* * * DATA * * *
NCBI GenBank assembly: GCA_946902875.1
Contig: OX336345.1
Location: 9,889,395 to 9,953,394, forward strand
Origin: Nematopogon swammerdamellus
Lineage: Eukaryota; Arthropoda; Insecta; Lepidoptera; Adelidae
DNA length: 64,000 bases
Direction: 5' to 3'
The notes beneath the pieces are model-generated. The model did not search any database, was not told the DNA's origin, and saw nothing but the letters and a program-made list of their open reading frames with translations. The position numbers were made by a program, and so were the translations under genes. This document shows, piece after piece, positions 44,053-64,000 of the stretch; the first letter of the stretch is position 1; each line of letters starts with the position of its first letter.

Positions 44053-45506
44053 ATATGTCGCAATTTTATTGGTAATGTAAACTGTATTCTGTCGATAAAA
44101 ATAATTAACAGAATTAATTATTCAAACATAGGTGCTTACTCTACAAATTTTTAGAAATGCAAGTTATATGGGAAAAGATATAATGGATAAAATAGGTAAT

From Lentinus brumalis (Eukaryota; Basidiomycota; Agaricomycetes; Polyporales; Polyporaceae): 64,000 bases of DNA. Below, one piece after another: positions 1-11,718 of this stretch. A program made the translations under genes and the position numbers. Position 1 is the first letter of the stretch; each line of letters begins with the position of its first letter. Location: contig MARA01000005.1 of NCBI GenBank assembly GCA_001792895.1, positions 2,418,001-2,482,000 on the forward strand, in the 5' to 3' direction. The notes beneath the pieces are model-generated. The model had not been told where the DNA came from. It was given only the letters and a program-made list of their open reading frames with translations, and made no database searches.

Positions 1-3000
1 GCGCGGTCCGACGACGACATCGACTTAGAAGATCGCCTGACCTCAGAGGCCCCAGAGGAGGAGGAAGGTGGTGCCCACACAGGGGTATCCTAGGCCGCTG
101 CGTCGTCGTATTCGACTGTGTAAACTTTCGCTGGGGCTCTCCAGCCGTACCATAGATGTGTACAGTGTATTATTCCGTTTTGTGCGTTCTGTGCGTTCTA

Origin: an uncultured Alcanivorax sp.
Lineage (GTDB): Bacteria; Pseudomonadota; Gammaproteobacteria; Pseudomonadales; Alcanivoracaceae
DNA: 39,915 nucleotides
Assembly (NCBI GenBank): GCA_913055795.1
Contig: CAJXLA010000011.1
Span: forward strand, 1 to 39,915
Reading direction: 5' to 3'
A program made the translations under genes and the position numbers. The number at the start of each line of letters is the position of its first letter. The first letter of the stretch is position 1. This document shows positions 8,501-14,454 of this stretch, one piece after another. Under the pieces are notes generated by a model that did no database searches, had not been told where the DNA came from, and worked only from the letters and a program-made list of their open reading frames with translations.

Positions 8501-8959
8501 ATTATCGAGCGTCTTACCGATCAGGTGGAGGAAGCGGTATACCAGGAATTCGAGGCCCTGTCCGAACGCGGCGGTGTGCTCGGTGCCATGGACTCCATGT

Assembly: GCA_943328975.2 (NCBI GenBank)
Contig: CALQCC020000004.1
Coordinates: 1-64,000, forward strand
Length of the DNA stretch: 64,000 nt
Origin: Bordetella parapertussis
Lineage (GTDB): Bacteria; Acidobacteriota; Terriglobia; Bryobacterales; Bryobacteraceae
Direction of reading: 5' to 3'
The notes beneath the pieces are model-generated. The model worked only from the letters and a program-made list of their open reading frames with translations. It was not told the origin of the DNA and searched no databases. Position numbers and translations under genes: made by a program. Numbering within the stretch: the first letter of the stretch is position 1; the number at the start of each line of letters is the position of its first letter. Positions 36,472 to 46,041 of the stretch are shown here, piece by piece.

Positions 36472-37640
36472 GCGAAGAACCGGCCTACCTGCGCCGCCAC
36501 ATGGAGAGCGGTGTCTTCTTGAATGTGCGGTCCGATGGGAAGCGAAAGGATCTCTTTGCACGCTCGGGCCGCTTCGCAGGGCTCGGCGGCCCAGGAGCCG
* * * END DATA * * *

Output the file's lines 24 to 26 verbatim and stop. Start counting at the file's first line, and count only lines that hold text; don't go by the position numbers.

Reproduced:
Positions 8501-8959
8501 ATTATCGAGCGTCTTACCGATCAGGTGGAGGAAGCGGTATACCAGGAATTCGAGGCCCTGTCCGAACGCGGCGGTGTGCTCGGTGCCATGGACTCCATGT

Assembly: GCA_943328975.2 (NCBI GenBank)